Psychic TV performed for the first time in 25 years in the city where the North American branch of Thee Temple ov Psychick Youth was spawned and centered; this fact made Friday's show at Summit Music Hall historically important. But nothing about the show proper seemed to rest on such laurels.
Some bands with the cachet of Psychic TV might have brought on tour a band that management or a label championed, but which doesn't quite fit with what PTV is about. But that's not what happened: It was all underground bands opening—the kind of underground bands you'd have to be somewhat connected to the local scene to know. Someone, somewhere put some thought into what bands would not be antagonistic to the spirit of PTV: artistic integrity and a community of like-minded people, and a resistance to competition and backbiting that can ruin so much in the music and art worlds and prop up subpar jackanapes.
From Denver the supporting role was filled by experimental industrial band Echo Beds and its colossal percussion, sounding both more refined and confrontationally focused than ever. Acidbat also performed, releasing a stream of Intelligent Dance Music (IDM)/acid house that some artists would drag out ad infinitum. However, Seth Ogden, the becowled figure at the helm of banks of analog and digital synthesis, reined in the sound at precisely the right moments, giving the set its maximum impact.
Lincoln, Nebraska's Plack Blague filled out the slate of openers with a performance that few expected. Somehow blending together Muzlimgauze-esque rhythms outside conventional logic, combined with sissy bounce, harsh noise, industrial disco and leather daddy stripper moves, Plack Blague was musically and visually unforgettable. The set was refreshing and borderline scary, reminiscent of a Big Freedia performance. The band possessed a mystery and unpredictability that leaves an audience somewhat confused—truly the mark of pushing the boundaries.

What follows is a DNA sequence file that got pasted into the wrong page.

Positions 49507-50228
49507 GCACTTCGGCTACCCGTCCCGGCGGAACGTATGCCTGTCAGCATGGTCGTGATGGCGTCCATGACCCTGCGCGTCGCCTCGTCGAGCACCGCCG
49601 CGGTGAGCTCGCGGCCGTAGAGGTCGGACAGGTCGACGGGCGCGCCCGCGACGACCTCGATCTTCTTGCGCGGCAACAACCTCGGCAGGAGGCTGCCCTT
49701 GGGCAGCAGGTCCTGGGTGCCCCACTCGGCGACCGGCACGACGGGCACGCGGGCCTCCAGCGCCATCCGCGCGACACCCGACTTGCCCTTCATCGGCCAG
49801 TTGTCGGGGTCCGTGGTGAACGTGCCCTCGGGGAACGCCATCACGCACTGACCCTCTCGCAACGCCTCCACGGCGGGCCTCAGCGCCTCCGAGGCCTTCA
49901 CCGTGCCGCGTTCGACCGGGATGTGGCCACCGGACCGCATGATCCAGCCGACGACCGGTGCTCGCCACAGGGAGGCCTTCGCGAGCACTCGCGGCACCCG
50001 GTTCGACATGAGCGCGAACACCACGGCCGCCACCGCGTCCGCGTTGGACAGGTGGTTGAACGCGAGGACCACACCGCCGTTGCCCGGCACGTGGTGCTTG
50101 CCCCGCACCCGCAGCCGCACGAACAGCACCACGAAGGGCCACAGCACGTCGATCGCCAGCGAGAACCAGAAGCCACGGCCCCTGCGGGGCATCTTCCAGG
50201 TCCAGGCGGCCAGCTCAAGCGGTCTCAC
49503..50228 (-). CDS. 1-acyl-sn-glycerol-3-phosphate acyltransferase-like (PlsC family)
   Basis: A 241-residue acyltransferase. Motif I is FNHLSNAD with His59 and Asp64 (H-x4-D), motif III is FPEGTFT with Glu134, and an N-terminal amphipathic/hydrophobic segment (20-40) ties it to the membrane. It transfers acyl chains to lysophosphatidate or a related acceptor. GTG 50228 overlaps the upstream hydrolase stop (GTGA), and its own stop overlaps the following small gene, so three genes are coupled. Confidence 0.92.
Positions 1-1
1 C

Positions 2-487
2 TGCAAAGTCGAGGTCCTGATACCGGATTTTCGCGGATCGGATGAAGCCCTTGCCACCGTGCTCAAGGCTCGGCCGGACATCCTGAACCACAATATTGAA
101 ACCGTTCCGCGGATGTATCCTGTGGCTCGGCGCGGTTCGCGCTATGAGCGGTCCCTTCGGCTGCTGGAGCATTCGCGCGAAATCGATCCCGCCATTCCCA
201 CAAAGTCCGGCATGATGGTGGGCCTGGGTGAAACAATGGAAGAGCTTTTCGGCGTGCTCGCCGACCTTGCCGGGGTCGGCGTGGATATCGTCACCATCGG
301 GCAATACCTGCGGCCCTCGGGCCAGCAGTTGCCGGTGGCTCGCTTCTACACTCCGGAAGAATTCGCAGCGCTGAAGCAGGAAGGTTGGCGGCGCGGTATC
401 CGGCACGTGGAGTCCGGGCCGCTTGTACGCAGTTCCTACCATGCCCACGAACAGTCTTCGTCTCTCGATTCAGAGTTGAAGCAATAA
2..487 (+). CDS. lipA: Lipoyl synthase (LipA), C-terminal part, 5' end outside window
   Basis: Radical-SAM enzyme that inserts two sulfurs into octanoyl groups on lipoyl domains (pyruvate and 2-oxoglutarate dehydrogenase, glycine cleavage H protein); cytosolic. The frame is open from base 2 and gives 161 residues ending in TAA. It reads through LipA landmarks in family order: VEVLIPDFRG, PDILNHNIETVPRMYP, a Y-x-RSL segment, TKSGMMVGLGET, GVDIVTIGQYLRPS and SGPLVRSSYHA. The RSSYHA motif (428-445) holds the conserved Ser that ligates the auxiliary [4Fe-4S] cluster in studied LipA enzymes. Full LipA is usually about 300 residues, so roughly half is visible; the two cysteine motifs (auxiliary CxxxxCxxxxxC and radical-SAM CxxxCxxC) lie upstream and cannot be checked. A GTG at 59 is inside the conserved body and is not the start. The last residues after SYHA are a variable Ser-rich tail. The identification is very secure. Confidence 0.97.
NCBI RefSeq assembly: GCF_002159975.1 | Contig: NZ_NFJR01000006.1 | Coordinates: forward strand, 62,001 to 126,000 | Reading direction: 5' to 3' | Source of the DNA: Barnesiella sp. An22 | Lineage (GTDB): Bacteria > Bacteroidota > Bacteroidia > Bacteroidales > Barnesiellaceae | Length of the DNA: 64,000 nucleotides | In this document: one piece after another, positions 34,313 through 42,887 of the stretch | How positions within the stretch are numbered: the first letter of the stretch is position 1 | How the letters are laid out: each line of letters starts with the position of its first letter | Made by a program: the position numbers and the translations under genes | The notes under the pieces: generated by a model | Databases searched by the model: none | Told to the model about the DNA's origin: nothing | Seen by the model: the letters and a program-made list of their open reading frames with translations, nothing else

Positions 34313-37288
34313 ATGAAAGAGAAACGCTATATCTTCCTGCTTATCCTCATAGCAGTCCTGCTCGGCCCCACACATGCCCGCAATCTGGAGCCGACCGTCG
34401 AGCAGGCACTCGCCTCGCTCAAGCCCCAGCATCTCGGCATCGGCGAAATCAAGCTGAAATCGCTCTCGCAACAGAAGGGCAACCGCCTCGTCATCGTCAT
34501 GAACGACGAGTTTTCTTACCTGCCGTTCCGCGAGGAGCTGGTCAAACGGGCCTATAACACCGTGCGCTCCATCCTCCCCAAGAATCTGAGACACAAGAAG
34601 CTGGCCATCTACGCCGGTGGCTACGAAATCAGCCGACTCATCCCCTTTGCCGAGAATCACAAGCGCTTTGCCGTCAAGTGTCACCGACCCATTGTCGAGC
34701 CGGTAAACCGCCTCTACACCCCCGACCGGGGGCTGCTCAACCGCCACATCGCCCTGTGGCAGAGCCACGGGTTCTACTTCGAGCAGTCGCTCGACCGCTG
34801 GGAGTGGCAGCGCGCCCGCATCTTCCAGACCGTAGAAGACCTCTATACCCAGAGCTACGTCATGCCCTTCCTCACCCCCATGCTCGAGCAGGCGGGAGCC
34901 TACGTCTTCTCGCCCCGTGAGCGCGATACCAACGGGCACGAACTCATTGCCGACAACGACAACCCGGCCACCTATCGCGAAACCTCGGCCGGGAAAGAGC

Psychic TV could easily have drawn from any era of its career. From the beginning, however, the tone was set as the group launched into a rousing and somewhat faithful to the original cover of Harry Nilsson's “Jump Into the Fire” from the 1971 classic album Nilsson Schmilsson. This wasn't an acid house set. Rather it was situated in the more organic, psychedelic-rock end of the band's oeuvre. Not only that, the songs seemed like pop music, even when drawn out into the length of tribal ceremonies, and especially compared to the bands that played earlier in the night. Yet if PTV makes pop music, it is inviting pop that is nonetheless unafraid and unhesitant to get weird and challenging.
Genesis' voice was vital and commanding in a way one is not accustomed to hearing from a 65-year-old. Coupled with her on-stage ease and playfulness, there remained clear chemistry with the band. Overall the band was in high spirits, elevating the mood of a room who seemed to either have missed this sort of artistic spirit or never experienced it firsthand before that night. Even fairly straightforward romantic sentiments, such as on “Papal Breakdance," came off as not hackneyed or superficial but believable and possible. The outpouring of positivity did feel like an attempt to instill the spirit of unity and connection that is still at the heart of PTV's artistic efforts.
1. Jump Into the Fire [Harry Nilsson cover]
2. Just Like Arcadia (Allegory and Self, 1988)
3. Trussed (Mr. Alien Brain vs. the Skinwalkers, 2006)
4. Afte You're Dead, She Said (Snakes, 2014)
5. Burning The Old Home (Snakes, 2014)
6. Greyhounds of the Future (single, 2013)
7. Southern Comfort (Allegory and Self, 1988)
8. Papal Breakdance/Have Mercy (Mr. Alien Brain vs. the Skinwalkers, 2006)
9. Suspicious (Trip Reset, 1996)